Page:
“I certainly don’t have the temper he had,” Joe Lombardi said. “But mostly I shy away from comparing myself to him. To try to base my standards on him would be a recipe for failure.”
One thing he didn’t do – he didn’t try to use his name. Kelly pretty much had to drag it out of him who he was. “I don’t hide my name,” Lombardi said, “but I don’t put it on a billboard, either.”
Although he played tight end at the Academy, Lombardi is coaching nose tackles at UD.
“He’s good, he really is,” said UD defensive coordinator Rick Chamberlin.
`He’s very serious about it. He wants to do it right. He doesn’t have that fiery temper of his grandfather. He’s pretty cool-headed. He gets excited with the guys, but always on a positive note.”
Said Kelly: “He’s exactly what you’d expect from an Academy guy. Very bright. A quick learner. Disciplined. He relates well to the players.
You’d pick him out of any lineup as the “Academy Guy,” too – dark hair, strong jaw, hard eyes. He’s 6-foot-3, 210 pounds, tan and fit; there may be a half-ounce of fat on him. Although he’s not a pilot, he looks as if he just stepped off the set of Top Gun. “He’s not Vince,” Kelly said. “He’s not a blood-and-guts guy. But I think he’s got football in his blood.”
Does Joe in fact have any tiny, leather oblong platelets in his blood?
“It depends,” he said. “It’s certainly a sport I love. But I like what I’m doing in the Air Force, too. I’ll just have to wait and see.”
He owed the Air Force five years after graduating in June, 1994, with a degree in economics. A first lieutenant, he works in the Systems Program Office at Wright-Pat, helping keep track of costs on the new F-22.
“There’ll be times when something comes up and I’m not going to be able to make practice,” Lombardi said. “I might have to fly somewhere on temporary duty.”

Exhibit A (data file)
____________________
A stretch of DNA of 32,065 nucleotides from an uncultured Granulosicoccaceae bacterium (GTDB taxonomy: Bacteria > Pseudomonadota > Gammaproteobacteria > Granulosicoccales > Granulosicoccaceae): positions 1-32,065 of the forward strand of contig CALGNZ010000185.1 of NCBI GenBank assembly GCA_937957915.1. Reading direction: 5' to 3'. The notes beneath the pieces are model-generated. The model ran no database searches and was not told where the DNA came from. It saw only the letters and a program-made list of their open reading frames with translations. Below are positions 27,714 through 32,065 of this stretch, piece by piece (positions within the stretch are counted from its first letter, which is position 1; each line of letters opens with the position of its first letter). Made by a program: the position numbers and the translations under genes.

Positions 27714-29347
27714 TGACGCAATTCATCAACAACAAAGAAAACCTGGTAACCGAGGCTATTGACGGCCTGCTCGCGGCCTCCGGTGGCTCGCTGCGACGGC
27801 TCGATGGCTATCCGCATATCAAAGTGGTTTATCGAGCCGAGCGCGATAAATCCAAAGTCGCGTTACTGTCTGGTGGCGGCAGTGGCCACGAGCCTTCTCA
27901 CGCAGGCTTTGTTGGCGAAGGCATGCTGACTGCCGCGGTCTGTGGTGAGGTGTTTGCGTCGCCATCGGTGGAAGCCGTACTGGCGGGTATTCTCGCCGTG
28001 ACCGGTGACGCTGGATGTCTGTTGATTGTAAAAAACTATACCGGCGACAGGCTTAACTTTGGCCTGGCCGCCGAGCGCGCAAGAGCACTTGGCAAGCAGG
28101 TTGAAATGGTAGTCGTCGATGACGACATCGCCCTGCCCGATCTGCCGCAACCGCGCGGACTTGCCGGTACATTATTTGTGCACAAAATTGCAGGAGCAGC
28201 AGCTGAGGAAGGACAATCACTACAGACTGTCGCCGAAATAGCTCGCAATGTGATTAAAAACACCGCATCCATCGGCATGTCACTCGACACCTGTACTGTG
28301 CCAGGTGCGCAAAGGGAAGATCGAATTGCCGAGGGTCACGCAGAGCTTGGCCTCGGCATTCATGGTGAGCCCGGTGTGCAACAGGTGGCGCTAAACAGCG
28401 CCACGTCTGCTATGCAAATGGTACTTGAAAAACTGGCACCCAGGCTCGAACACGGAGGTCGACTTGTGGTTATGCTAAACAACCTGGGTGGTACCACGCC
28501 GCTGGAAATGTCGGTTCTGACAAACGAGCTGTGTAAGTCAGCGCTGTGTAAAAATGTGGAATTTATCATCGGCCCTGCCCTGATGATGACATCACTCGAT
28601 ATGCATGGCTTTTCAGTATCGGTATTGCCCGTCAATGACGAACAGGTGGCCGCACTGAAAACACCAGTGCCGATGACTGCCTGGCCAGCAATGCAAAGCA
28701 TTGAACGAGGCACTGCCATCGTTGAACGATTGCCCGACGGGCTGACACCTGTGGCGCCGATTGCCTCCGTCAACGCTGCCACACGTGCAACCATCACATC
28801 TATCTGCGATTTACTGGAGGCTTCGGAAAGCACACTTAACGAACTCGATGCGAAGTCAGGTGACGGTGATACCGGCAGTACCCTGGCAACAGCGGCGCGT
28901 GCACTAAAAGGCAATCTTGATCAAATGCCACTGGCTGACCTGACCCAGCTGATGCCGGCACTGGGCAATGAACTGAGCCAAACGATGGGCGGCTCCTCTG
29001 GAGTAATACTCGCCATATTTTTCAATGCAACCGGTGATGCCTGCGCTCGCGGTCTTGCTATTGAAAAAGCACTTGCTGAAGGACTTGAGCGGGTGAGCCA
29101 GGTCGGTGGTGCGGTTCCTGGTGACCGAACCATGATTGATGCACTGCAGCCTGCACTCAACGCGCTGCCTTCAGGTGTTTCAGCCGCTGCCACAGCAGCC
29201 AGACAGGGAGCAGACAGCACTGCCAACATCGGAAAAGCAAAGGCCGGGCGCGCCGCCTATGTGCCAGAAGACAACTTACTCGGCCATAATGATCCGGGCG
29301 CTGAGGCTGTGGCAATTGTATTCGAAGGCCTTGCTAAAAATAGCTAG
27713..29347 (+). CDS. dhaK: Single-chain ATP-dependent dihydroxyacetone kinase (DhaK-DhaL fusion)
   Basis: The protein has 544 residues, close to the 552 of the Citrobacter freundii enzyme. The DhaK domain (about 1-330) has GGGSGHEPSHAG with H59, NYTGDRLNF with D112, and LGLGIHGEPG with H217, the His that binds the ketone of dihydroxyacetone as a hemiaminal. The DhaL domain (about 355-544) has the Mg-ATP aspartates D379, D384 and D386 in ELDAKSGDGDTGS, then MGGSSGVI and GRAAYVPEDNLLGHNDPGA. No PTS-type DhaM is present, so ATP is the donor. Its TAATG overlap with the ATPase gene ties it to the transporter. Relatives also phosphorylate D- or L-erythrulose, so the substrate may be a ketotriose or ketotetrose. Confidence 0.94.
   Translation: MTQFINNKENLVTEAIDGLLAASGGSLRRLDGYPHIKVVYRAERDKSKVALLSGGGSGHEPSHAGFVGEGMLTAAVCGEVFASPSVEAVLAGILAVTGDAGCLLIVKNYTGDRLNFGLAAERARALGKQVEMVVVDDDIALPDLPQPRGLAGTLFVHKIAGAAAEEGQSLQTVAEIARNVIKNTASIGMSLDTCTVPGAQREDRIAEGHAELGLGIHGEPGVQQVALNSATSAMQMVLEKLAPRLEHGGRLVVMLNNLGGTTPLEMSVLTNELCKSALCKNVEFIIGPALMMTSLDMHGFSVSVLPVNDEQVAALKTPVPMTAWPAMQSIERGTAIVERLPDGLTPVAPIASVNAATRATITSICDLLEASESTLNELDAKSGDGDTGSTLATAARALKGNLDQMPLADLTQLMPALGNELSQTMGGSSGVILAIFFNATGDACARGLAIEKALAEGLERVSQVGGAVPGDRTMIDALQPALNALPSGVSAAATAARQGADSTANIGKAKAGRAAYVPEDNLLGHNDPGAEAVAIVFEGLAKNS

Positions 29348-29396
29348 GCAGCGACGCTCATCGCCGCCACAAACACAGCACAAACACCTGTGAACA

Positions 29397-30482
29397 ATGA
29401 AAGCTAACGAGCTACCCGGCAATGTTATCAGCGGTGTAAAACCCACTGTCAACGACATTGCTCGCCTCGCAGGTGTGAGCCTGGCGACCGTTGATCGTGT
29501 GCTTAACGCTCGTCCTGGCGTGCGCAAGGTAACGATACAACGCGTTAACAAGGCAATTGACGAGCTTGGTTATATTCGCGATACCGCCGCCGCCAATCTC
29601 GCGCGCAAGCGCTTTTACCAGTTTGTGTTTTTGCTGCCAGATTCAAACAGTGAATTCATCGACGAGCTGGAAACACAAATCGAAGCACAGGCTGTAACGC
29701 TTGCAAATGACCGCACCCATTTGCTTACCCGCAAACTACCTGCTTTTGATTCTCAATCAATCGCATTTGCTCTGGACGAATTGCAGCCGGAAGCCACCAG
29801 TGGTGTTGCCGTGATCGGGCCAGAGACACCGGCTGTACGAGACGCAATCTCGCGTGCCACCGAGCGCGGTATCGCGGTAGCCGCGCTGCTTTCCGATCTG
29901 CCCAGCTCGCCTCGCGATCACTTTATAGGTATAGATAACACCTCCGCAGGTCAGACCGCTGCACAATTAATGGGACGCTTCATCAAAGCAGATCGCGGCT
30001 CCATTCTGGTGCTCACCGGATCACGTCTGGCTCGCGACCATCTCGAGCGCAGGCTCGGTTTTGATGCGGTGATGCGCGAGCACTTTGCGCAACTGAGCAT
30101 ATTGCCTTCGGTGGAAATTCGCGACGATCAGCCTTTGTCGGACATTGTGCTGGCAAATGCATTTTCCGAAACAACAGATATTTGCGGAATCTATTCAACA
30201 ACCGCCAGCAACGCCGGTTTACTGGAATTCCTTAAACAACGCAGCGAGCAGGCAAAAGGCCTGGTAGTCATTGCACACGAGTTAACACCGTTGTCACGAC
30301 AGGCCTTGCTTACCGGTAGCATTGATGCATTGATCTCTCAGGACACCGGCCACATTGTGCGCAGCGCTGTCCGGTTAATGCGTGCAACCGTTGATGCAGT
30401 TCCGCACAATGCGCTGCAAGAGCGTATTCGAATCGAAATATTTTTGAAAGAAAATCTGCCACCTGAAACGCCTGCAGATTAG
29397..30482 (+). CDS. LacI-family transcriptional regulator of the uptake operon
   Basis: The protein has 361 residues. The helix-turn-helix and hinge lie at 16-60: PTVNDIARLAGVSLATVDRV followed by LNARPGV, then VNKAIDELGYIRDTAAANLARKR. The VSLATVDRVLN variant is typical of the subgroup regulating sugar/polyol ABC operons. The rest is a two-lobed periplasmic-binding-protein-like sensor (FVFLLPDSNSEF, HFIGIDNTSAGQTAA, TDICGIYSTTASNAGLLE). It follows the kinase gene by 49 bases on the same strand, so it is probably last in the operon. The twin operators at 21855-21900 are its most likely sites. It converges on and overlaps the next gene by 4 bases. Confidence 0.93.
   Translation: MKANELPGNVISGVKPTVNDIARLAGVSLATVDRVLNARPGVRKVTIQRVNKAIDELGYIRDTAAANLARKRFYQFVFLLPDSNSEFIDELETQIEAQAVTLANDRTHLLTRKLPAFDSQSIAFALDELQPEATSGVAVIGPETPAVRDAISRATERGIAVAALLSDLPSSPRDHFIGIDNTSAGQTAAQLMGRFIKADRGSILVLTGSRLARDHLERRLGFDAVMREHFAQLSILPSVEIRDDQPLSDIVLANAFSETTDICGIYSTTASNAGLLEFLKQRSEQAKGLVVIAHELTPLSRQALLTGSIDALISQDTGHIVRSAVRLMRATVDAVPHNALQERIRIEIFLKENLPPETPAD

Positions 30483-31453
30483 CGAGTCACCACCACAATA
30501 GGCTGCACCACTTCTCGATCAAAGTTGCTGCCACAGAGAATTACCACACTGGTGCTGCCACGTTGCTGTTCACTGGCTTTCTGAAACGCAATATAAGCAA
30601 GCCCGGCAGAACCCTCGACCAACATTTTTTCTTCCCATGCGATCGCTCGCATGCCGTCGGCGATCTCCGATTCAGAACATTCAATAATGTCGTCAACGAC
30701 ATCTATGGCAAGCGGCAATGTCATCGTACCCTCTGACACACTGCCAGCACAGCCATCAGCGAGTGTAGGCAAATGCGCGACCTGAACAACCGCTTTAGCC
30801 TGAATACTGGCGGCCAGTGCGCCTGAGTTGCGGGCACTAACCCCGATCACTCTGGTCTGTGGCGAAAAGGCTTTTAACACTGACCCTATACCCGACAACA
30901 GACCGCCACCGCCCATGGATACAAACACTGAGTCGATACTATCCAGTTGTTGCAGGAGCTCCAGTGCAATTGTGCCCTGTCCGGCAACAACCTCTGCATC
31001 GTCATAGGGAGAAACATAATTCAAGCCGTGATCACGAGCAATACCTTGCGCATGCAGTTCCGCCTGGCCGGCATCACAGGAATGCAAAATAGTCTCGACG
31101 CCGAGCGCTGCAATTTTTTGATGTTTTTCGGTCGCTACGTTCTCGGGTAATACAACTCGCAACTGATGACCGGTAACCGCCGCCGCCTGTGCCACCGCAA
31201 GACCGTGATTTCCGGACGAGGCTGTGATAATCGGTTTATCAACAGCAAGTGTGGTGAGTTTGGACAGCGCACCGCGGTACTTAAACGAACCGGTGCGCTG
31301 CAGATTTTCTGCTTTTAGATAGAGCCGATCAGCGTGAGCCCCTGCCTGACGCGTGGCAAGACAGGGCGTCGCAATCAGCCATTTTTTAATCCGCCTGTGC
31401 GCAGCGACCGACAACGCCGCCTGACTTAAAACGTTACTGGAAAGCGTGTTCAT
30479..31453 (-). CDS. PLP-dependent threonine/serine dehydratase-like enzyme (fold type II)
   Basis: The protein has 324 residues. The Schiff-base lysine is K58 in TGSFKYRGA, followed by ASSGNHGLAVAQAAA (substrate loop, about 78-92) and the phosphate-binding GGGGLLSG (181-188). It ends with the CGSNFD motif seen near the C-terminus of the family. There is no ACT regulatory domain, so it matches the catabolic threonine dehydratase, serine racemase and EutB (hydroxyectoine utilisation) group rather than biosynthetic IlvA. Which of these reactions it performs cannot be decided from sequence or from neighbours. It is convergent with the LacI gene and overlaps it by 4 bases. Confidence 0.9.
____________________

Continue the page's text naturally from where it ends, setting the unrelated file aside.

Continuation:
You’re saying the country takes precedence over UD football?
“Yes,” he said.
Joe Lombardi was born in Minnesota, the third son of Vince, a lawyer and a Republican state legislator. When he wasn’t reelected, Vince went to work in the front office of the expansion Seattle Seahawks, and those are Joe’s first memories of football – playing catch at age 5 on the practice fields with Jim Zorn and Steve Largent.
Joe’s father worked for the NFL management team that negotiated with the players during the strike of 1982. He then spent two years as general manager-president of the Michigan Panthers, and, after a merger, the Oakland Invaders of the U.S.F.L.
Joe began playing football in fourth grade. He blew out his left knee playing lacrosse as a sophomore in high school, causing him to miss his junior year of football.
As a freshman at the Academy he was on the sideline but didn’t play at the 1990 Liberty Bowl as the Falcons upset Ohio State 23-11. By the senior year of what he calls “a marginal career,” he shared the starting tight end spot.
Now, while older brother Vince is a lawyer and older brother John is coaching lacrosse at Vanderbilt, Joe is balancing two jobs along with his heritage.
In the end, however, Joe Lombardi understands how the coaching business works.
“The name might get your foot in the door,” he said. “But if you’re not good, it doesn’t matter.”